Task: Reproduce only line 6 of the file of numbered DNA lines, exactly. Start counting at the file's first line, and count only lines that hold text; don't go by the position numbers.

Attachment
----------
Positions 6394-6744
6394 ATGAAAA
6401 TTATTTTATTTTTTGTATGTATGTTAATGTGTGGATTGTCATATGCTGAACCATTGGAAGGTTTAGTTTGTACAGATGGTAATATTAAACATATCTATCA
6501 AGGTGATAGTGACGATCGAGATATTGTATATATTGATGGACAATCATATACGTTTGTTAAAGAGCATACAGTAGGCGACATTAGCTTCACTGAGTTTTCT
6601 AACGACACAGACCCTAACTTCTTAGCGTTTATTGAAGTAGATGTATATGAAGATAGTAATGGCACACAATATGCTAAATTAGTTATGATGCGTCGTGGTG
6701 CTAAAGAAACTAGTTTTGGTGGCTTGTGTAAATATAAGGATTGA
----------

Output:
6701 CTAAAGAAACTAGTTTTGGTGGCTTGTGTAAATATAAGGATTGA